Watchman implant may reduce risk of atrial fibrillation-related stroke
Your heart may flip flop, miss a beat, and you may get lightheaded and weak.
If that's the case, you may be suffering from a common but sometimes deadly problem called atrial fibrillation.
Right now there are about 7 million people in the United States living with AFib, and while it can often be controlled, it's usually imminent death when stroke hits.
But now Saint Joseph Health System, along with the South Bend Clinic, has introduced a breakthough treatment that is saving patients from devastating strokes.
"Stroke from atrial fibrillation is usually large, devastating," Dr. Naseer Nasser explains. "The chance of recovery is very small, with the majority of patients after left with disability."
He explains in layman's terms what happens during atrial fibrillation. "What happens in AF is the top and bottom part of the heart are not talking to each other."
Mary Lou Staples knew that all too well. She became one of his patients after years of high blood pressure, congestive heart failure and a trip to the hospital. "In January I got out of breath. I went to the hospital and thought I had pneumonia."
Nasser thought she would be the perfect candidate for the Walkman procedure.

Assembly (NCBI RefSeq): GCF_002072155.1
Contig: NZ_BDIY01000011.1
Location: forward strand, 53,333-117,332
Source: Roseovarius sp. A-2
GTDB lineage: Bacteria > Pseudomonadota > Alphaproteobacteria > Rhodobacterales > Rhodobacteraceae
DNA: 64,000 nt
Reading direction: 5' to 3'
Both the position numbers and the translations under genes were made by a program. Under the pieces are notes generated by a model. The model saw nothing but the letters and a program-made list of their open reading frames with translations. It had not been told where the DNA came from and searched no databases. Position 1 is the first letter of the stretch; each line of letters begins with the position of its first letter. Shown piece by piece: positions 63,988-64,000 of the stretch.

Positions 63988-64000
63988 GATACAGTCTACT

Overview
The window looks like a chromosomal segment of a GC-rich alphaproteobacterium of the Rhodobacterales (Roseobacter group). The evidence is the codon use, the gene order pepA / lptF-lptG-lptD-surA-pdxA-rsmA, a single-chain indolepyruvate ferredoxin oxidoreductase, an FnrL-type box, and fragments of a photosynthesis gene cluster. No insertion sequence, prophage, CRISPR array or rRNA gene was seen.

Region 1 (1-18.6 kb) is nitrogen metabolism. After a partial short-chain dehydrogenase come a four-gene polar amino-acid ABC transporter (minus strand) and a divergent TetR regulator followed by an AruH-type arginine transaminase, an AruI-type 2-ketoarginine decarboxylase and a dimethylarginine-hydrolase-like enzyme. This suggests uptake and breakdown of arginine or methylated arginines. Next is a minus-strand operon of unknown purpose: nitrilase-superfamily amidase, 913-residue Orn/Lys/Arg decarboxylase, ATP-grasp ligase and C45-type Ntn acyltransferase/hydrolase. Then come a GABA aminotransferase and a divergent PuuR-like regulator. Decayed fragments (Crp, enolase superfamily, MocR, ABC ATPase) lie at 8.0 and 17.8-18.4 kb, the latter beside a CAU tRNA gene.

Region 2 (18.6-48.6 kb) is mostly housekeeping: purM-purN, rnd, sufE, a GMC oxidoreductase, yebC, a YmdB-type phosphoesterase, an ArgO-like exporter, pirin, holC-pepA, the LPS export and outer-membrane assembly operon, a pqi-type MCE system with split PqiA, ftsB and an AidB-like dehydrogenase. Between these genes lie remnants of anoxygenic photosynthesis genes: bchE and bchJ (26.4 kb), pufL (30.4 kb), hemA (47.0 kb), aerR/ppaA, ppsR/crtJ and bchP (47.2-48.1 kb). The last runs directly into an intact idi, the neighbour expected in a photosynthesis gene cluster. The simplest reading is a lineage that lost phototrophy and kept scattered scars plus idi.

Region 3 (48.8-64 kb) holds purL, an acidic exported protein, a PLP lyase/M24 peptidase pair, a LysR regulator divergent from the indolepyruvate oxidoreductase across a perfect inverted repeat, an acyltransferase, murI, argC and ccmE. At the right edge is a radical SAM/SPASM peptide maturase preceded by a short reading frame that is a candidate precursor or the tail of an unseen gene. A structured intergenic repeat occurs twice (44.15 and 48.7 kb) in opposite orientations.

Since introducing it in March, Nasser's team now performs 12 to 15 Watchman procedures a month, compared to the national average of 2 to 3 a month.
We know the top and bottom part of the heart are not talking to each other, and while most doctors prescribe medications to keep the heart in sync and blood thinners to prevent stroke, Nasser thinks treatment of the condition needs to be taken more seriously. "So if there is a way to sync the heart rate, we should try."
The Walkman does that in a pretty simple, minimally invasive procedure. Nasser explains that he goes up through the groin as a way to get the heart in rhythm and prevent bloods clots. "It plugs the chamber at the top of the left part of the heart where most of the clots form. If we prevent the blood from going to that chamber by having the Watchman device, we are reducing the risk of stroke."
After 45 days, most patients are off their blood thinners, which can cause brain bleeds.
How did Mary Lou feel after the procedure? "It works really fine. Oh my yes, yes definitely. I've got a lot to see, a lot to do yet."
And while Watchman is not widely used yet, Nasser believes this will become the gold standard. "It definitely transformed the treatment of atrial fibrillation."
I asked Nasser if this is saving lives. "It is, and the reason it's lifesaving is because it prevents life-threatening bleeding," he explains.
The Watchman procedure is covered by insurance, and most patients get off their blood thinners.
For more on the Watchman AFib treatment, visit
Dr. Naseer Nasser, M.D.
Electrophysiologist, South Bend Clinic
211 N. Eddy Street, South Bend, IN